Fogle's £1.5m bid for Scottish island that made him a star runs aground
Tuesday 14 June 2011
Castaway turned television presenter Ben Fogle said he was "bitterly disappointed and sad" yesterday after failing to buy the remote Scottish island which catapulted him to fame.
Despite raising nearly £1.5m in the two weeks since it was put on the market, the Countryfile star missed out on acquiring windswept Taransay which was bought in its entirety by an unnamed landowner living on neighbouring Harris. It was up for sale for £2m although the agreed price has not been disclosed.
Mr Fogle, who spent a year taking part in the hit BBC reality show set on the uninhabited Outer Hebridean island in 2000, said it was vital the new laird invested on behalf of local people living in the Western Isles.
He said he was surprised at the speed at which the sale had gone through claiming it was concluded before he had time to put together his consortium which included local community group the West Harris Trust, more than 50 volunteers and potentially The Prince's Trust. "There is a little bit of mystery surrounding it," he said. "It seems strange that no calls were returned in our attempt to say we were interested in buying it," he added.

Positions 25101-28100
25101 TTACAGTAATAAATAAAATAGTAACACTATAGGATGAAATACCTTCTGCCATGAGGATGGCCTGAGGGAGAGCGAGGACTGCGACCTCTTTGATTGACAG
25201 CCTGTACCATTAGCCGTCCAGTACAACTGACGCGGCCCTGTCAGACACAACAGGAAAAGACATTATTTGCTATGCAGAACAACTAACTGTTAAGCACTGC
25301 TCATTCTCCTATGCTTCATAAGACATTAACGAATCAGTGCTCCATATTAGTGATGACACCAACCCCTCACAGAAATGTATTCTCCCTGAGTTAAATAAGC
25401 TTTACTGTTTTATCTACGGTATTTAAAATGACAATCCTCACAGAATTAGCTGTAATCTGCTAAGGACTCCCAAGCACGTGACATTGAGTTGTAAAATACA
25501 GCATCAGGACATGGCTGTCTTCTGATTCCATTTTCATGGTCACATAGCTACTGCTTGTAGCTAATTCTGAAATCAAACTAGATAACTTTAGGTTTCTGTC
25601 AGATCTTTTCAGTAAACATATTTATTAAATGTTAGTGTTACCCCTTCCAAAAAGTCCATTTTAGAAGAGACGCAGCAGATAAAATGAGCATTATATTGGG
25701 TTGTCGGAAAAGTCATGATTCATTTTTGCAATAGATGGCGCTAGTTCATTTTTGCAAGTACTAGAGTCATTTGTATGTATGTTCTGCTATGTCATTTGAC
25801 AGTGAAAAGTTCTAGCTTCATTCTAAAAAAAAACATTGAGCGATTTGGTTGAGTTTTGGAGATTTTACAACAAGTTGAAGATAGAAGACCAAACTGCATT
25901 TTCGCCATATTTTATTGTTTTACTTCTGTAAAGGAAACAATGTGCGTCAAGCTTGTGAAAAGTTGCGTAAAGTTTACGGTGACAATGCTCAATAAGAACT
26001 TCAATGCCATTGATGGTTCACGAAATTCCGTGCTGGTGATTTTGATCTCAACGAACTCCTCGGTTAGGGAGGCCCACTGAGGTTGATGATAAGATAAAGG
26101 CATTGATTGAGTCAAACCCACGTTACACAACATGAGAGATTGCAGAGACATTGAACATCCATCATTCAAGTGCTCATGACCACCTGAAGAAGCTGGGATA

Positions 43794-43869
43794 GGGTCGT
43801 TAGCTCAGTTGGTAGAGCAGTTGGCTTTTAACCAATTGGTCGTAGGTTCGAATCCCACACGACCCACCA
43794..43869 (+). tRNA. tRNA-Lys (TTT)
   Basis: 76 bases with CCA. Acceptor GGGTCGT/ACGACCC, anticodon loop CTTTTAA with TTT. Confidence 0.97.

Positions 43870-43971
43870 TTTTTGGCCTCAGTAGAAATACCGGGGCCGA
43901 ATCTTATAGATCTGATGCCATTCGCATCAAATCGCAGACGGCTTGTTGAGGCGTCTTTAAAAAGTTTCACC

Mr Fogle has tried and failed on five previous occasions to purchase an island. This time he had planned to turn the remote Atlantic outcrop into a 3,445 acre nature reserve possibly reintroducing ancient species.
"I owe everything to that island. It is where it all began for me and I wanted to give something back specifically to the community," he said.
Earlier this month Mr Fogle said he had been shocked at the "sorry state" of Taransay when he attended a 10th anniversary reunion there along with fellow Castaways. The deer herd needed culling, fences required mending and the wind turbine was not working, he said. John Bound of estate agents CKD Galbraith said there were no plans to change the way it was managed. "The existing owners know the purchaser and all involved are delighted with the outcome, and the island passes into safe hands. There will no doubt be a number of disappointed parties who would have liked to bid but it is fitting that Taransay is now in the new ownership of somebody closely acquainted to the area who will preserve the current management of the island," he said.
Taransay was put up for sale by its owners, Angus and Norman MacKay, two brothers who live on Harris. It was bought by their father in 1967 for £11,000. Although famed for its white powder beach, otters and stunning sunsets, the last family departed in 1974 ending more than 2,000 years of habitation. It has been the site of fierce battles and invasions, including the Massacre of Taransay in 1544.
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